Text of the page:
Drawing on our lives, our friends’ lives, our jobs, our experiences is a great way to round out those heroines and make them the kind of strong, forward-focused women who can match your hero step-for-step.

I love a strong heroine who’s based in old-time values, appreciates a smokin’ hot hero, and gets the job done… even when the job seems impossible, kind of what sweet Kelsey faced when lake effect snow off of Lake Erie forced her off the road and into the arms of an amazing small town… and gave her reason to renew the two friendships that got her through years of foster care as a Philadelphia teen. “Welcome to Wishing Bridge” might not be a western, ladies and gents, but it’s got the great small-town values we love and the beauty of promises kept… even when they’re old.

Because if my heroines can achieve their goals, there’s a better chance for a long and happy marriage. Pretend, of course.

But happy, nonetheless! 🙂

And for today I’ve got a sweet offering for you guys. Own it before you can buy it!

I’ve got a copy of “Her Secret Daughter” to send to some lucky person… leave a comment below… tell me what kind of heroines appeal to you? Shy? Introverted? Insecure? Or plucky? In-your-face? Determined?

The nice thing is that God made all authors different, so there’s something for everyone!

 

East/West, Home’s Best!

#mustlovecowboys

My new cowboy is a shepherd.

Now there’s an image crisis there, because we see shepherds differently than we see cowboys.

Cowboys are square-shouldered, horse-back riding, Stetson hat wearing, maybe even gun-totin’ working men. This is the cover of book one of my Double S Ranch Series….

www.ruthloganherne.com

Shepherds make us think of Bethlehem… long cloaks, robes, cinched waists and sandals.

But in the American West, that image doesn’t cut it. In my upcoming “Shepherd’s Crossing” series with Love Inspired, four sisters inherit a share of a sprawling, beautiful western Idaho sheep ranch developed by their uncle, one of the heirs to a publishing empire years before. When the girls’ father embezzles money from their mega-publishing empire, leaving millions of dollars in unanswered debt, the girls are left to fare for themselves… but when their uncle leaves them the ranch– well MOST of it– the girls see a chance to begin anew.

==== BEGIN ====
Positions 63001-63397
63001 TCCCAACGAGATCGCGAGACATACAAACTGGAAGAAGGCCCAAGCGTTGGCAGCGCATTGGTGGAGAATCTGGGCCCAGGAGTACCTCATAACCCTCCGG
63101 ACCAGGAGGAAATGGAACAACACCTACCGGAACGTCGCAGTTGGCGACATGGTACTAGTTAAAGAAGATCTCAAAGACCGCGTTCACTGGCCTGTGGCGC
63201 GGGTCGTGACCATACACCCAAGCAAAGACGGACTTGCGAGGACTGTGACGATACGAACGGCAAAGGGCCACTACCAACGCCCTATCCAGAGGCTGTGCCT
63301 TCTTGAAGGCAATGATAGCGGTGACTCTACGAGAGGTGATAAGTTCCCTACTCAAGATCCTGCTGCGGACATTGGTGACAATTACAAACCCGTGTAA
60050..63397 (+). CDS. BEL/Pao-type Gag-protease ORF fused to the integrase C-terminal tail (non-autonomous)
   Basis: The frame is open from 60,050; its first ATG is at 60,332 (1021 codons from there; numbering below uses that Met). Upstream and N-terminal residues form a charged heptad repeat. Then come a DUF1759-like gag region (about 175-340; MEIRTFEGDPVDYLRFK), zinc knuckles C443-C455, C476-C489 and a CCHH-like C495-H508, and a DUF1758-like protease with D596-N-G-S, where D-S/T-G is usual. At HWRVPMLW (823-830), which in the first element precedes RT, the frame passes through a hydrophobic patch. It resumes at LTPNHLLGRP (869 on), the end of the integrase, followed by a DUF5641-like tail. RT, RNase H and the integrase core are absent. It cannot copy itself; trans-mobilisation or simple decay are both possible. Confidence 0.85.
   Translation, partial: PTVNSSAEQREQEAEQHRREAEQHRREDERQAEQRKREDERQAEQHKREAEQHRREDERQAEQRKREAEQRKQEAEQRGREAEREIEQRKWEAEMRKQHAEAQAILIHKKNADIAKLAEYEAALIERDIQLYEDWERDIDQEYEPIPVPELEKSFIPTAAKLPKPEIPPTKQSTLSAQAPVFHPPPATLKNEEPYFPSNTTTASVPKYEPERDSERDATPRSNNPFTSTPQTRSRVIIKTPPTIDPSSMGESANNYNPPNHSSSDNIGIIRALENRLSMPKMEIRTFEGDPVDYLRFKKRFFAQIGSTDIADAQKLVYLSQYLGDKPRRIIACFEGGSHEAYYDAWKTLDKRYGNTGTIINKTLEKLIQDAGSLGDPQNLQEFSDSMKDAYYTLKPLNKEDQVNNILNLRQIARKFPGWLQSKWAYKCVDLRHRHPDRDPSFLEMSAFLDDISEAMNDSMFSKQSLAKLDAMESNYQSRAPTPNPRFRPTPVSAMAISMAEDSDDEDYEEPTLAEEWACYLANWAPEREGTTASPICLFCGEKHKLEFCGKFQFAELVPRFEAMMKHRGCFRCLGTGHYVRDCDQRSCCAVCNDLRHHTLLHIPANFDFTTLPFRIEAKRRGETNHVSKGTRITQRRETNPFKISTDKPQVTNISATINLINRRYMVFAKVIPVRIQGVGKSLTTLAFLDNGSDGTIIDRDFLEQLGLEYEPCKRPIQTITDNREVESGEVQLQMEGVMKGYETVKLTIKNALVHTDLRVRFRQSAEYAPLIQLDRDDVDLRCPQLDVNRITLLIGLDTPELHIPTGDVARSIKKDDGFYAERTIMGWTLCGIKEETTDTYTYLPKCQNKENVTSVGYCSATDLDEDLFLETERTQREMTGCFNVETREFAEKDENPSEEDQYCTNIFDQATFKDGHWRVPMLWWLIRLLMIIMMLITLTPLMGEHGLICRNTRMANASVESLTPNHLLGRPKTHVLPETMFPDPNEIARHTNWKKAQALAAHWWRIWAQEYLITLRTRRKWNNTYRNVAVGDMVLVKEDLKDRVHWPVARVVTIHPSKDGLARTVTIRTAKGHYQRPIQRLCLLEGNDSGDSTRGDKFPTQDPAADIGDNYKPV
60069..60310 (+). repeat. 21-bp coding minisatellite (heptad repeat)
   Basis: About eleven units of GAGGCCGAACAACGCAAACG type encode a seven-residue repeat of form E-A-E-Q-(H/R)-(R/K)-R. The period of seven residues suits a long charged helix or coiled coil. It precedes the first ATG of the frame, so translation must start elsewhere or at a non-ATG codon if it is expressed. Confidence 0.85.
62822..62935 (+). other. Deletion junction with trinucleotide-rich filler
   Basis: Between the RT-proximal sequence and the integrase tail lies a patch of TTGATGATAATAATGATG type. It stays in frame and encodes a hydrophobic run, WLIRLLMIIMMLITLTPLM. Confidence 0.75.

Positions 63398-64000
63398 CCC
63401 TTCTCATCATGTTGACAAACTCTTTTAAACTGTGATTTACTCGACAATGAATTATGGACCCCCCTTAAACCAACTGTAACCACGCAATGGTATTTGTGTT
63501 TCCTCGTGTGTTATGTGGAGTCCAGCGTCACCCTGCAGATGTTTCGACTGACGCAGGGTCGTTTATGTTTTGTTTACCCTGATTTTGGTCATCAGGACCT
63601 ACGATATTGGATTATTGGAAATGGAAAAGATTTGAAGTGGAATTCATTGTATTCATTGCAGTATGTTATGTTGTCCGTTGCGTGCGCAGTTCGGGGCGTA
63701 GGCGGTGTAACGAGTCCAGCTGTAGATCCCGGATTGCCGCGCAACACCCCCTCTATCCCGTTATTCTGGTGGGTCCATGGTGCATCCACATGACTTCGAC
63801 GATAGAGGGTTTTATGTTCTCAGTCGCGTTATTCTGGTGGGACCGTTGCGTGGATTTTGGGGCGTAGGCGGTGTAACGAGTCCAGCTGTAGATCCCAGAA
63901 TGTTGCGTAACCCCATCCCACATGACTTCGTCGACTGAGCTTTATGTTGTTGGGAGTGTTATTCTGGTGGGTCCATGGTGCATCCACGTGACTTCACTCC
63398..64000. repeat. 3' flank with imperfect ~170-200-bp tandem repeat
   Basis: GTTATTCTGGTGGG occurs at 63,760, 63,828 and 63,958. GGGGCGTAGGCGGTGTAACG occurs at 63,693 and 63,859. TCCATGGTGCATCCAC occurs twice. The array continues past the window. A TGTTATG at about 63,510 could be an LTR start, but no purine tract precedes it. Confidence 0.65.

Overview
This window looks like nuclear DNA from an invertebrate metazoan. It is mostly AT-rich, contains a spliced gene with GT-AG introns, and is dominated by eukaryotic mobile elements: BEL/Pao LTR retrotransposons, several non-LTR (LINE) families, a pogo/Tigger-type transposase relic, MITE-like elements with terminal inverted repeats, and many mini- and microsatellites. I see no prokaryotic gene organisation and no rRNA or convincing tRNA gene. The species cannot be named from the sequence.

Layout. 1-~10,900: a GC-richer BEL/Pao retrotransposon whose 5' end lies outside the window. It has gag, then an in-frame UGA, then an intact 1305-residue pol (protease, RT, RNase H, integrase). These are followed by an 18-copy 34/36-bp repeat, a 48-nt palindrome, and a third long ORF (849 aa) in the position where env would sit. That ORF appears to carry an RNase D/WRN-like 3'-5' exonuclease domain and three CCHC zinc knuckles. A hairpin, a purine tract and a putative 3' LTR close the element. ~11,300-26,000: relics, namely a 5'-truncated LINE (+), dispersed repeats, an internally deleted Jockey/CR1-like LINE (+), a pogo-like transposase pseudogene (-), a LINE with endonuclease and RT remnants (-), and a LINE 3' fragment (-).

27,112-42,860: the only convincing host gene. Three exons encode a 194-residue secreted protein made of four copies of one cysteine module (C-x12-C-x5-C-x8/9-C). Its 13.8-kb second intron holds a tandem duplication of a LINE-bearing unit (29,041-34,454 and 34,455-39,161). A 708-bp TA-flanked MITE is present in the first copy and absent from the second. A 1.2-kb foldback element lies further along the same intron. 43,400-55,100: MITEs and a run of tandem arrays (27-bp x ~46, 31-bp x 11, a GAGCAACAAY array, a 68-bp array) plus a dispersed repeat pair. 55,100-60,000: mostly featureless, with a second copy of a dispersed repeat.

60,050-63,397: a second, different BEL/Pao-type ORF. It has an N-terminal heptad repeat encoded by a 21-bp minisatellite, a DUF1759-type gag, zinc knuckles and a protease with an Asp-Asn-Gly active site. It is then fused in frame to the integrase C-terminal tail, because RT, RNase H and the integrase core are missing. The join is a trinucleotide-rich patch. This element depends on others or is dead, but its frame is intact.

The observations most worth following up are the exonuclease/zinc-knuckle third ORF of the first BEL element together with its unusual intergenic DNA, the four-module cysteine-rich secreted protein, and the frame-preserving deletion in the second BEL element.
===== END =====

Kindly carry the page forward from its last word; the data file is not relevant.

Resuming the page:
Of course the other part of the ranch goes to a smokin’ hot cowboy hero who has a significant past with the oldest sister, but that was a dozen years before… and the last thing he wants to do is share the ranch he’s worked for twelve years with a bunch of Steel Magnolias sporting impressive university degrees and no knowledge of sheep or the ruggedness of a northern winter.

But the west isn’t The West anymore… like so many changes in the past forty years, the demographics of sheep farming have weakened in the hills of Idaho. The fleece and lamb market faded, farmers sold off, and modern irrigation methods have made unprofitable land arable again, so that hay is beginning to edge the famous Idaho potato out of it’s esteemed #1 position. WHAT????? SAY IT AIN’T SO! Irish gals love their potatoes!!!!

And the big game hunters who lobbied for Bighorn sheep to be brought back to Idaho, don’t want farm sheep roaming the hills in the annual sheep walks… They’re afraid that the domestic sheep carry germs/bacteria that sicken the Bighorns.

An industry torn, and change ensues… with hay and cattle encroaching on what had been Spanish Basque shepherding practices for decades.

Setting a romance in the West is the easy part… making it real to the reader, bringing them into the hills of Western Idaho, the rolling bluffs giving way to mountain peaks, letting them see the sheep heading into the hills, guided by Peruvian shepherds now… Swarthy-skinned men, recruited from the mountains of Peru, here to make a new life, guiding sheep on the annual brush-clearing trek, now threatened by change.

So much has changed but brown-skinned cowboy shepherds still prevail, and in this series we bring the true diversity of today’s America to the helm… Mixed sheep and mixed races sprinkle the landscape like spring wildflowers, natural and good. And that’s the beauty of writing today’s romance.